A reduction of insurance payment is, according to the current law, only possible in the case of gross negligence – but not when the insured person is so drunk they can be classified as non compos mentis.
The Federal Court this week ruled on a case in which a 22-year-old man smashed his own car into a lamppost on the way home from a rock concert. More than an hour after the crash he was measured as having 0.27 percent alcohol in his blood, enabling his insurer to refuse to pay the €6,400 damage to his car.
The ruling was that when a driver is said to be absolutely incapable of driving – after 0.11 percent blood alcohol account, an insurer can decide to pay nothing at all – anyone who drives in that condition can be said to grossly negligent.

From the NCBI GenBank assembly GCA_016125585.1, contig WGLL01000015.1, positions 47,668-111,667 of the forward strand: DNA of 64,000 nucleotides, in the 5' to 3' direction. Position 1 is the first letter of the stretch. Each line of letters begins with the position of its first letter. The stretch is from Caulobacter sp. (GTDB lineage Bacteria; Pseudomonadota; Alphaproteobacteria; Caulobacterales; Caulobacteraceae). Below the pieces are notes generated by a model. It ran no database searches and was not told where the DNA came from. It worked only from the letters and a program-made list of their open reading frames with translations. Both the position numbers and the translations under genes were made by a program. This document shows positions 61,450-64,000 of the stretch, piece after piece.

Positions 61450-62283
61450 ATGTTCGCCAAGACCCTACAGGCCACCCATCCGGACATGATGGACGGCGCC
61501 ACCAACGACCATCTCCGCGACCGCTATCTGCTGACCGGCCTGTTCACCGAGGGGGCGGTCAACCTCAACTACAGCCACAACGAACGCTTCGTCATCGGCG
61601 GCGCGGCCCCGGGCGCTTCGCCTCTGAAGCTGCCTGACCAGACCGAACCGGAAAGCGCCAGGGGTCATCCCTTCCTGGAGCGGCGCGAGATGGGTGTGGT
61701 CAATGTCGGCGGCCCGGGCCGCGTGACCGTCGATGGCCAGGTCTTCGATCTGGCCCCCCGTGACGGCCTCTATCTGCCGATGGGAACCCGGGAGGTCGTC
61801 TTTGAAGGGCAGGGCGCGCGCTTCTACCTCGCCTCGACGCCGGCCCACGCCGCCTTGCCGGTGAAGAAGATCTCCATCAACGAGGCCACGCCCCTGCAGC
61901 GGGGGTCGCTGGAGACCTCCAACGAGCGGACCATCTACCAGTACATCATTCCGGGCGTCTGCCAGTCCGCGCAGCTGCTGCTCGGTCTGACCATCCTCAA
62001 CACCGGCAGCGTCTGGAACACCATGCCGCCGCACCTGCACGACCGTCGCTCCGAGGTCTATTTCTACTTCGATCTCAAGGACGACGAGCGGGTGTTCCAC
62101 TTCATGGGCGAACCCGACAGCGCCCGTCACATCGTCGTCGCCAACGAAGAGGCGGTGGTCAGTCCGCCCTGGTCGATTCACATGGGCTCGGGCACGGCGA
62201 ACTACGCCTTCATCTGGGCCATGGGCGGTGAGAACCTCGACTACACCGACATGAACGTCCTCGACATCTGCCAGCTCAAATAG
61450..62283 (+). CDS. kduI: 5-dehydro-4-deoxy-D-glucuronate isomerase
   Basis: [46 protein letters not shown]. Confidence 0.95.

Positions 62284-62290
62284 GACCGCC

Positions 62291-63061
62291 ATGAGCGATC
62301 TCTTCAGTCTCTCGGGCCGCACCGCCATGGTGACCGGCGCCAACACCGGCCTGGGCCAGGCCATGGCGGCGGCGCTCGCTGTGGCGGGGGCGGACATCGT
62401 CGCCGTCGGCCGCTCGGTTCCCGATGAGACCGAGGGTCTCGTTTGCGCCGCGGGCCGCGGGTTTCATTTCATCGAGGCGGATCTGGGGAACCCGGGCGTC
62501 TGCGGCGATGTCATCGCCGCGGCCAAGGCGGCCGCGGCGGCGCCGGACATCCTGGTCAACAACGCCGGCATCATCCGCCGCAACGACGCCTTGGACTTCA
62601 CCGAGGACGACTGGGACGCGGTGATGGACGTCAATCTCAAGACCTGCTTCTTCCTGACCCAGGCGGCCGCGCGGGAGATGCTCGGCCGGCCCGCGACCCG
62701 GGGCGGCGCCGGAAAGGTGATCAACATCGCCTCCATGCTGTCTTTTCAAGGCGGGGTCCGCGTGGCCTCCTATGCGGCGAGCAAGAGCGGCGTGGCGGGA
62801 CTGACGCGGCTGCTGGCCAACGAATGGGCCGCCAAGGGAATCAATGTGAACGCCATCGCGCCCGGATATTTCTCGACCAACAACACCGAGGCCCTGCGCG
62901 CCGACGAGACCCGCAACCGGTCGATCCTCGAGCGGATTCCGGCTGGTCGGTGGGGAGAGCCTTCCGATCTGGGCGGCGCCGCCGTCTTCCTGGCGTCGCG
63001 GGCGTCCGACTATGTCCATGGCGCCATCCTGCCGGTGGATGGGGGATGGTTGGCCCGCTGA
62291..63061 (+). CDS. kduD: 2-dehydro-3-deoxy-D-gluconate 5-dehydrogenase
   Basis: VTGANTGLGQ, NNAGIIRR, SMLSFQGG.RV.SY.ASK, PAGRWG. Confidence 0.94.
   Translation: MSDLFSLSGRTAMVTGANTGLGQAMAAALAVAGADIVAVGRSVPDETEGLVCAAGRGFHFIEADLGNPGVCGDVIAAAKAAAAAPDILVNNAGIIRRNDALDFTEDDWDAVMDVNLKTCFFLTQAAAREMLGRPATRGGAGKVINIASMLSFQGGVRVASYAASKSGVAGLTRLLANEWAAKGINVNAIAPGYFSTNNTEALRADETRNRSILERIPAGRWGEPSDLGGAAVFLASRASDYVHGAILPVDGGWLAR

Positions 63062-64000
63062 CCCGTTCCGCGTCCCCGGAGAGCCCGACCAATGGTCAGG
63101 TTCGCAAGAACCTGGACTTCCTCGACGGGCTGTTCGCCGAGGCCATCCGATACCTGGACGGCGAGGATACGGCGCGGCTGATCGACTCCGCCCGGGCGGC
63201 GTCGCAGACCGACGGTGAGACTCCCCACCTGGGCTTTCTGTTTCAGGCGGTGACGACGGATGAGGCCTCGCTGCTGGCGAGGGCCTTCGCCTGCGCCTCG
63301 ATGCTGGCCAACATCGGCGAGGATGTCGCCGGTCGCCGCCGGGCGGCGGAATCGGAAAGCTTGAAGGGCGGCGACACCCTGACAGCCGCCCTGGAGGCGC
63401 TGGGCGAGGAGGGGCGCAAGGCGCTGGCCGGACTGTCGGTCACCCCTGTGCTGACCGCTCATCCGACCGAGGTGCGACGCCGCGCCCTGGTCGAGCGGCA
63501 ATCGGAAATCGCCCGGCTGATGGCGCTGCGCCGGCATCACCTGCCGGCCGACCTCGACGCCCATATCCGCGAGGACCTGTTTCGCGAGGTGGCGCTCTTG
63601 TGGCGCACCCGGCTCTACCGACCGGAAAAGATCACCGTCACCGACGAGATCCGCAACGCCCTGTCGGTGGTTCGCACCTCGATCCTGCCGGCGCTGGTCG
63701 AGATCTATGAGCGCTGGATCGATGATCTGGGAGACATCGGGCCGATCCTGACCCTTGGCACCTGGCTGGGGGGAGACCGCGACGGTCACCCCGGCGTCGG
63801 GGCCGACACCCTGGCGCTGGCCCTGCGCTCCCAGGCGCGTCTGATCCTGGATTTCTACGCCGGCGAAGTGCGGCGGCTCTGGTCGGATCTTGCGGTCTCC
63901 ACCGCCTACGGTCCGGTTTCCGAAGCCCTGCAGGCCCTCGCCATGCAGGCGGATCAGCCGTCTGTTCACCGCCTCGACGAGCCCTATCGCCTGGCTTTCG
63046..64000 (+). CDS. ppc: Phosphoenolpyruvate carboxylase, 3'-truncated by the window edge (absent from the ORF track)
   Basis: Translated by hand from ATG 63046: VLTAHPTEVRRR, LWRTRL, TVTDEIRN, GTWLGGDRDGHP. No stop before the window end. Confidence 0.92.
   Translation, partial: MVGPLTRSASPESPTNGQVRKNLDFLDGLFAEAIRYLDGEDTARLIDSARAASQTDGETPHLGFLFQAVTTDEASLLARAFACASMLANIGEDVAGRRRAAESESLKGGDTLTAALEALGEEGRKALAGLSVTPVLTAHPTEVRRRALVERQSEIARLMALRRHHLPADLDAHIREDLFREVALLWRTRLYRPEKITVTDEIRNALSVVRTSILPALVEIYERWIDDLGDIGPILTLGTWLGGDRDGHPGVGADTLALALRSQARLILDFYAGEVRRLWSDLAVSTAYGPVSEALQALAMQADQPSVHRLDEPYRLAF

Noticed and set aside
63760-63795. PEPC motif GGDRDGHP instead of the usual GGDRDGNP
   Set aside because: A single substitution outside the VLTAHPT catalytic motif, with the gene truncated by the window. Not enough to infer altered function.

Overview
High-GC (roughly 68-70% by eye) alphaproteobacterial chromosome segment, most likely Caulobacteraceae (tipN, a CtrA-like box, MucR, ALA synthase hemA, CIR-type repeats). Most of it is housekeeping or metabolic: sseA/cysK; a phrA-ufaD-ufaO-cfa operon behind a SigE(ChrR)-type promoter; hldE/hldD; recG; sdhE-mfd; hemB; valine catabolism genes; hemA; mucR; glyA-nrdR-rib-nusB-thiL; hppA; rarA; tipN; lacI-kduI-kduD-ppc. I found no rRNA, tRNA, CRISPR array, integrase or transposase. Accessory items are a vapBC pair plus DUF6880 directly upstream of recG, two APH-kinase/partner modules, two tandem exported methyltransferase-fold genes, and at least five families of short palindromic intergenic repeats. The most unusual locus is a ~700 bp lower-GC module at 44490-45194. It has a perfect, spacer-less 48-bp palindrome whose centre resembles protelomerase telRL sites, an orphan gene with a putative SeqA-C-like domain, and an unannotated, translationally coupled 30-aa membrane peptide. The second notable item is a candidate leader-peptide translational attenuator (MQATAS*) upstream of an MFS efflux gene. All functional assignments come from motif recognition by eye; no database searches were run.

But the legal definition of gross negligence requires that the person concerned is capable of telling the difference between right and wrong.
This does not apply if the person is non compos mentis – or drunk out of their minds. In the case considered by the court in Karlsruhe, the 22-year-old was said to have been possibly over 0.3 percent blood alcohol content, after which point people are generally considered incapacitated.
The Federal Court acknowledged that there may have been a point earlier in the evening when the driver should have made a decision about whether to continue drinking and then drive. Because this had not been considered in the previous hearings, the Federal Court referred the case back to the Higher Regional Court in Dresden.